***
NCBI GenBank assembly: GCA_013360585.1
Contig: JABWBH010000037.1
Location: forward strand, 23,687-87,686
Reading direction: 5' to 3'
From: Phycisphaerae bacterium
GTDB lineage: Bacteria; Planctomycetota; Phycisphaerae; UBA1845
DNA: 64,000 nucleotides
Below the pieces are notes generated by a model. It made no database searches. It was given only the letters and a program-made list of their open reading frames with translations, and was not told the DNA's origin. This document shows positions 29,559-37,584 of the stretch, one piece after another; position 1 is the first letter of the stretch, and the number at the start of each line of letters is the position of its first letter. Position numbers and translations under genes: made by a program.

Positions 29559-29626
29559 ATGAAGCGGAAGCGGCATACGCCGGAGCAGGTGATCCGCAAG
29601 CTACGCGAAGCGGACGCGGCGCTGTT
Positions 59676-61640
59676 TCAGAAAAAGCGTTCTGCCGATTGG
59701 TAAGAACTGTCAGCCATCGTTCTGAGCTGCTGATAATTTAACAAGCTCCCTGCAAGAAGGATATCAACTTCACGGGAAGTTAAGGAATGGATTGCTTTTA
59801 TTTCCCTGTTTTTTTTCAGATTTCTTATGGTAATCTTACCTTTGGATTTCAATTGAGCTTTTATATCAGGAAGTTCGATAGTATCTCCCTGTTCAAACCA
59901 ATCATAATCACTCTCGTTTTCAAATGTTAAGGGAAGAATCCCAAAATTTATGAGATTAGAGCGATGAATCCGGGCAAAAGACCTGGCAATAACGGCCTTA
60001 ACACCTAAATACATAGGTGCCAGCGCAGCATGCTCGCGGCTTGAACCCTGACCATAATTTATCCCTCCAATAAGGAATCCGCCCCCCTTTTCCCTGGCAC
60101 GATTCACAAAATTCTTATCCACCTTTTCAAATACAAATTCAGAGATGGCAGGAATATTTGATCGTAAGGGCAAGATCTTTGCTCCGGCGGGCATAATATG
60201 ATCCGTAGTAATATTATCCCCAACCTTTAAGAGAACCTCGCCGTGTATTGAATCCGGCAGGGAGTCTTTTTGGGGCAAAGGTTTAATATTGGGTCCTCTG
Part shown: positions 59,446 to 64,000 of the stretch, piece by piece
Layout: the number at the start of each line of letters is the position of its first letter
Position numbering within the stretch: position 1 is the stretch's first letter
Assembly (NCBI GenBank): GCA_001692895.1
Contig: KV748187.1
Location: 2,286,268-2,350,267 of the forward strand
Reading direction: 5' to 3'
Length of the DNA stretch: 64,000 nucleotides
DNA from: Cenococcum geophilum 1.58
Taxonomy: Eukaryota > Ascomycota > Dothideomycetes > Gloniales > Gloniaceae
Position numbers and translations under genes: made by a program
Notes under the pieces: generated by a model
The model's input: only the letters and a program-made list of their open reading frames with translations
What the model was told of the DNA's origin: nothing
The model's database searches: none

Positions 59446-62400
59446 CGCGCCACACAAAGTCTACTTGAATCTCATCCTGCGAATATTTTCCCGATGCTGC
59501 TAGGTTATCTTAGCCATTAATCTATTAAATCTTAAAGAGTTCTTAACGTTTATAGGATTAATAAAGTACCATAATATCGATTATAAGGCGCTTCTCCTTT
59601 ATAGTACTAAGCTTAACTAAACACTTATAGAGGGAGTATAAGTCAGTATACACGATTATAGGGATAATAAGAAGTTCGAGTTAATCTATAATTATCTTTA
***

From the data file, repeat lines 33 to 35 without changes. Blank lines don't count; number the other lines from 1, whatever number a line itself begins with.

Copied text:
What the model was told of the DNA's origin: nothing
The model's database searches: none

Positions 59446-62400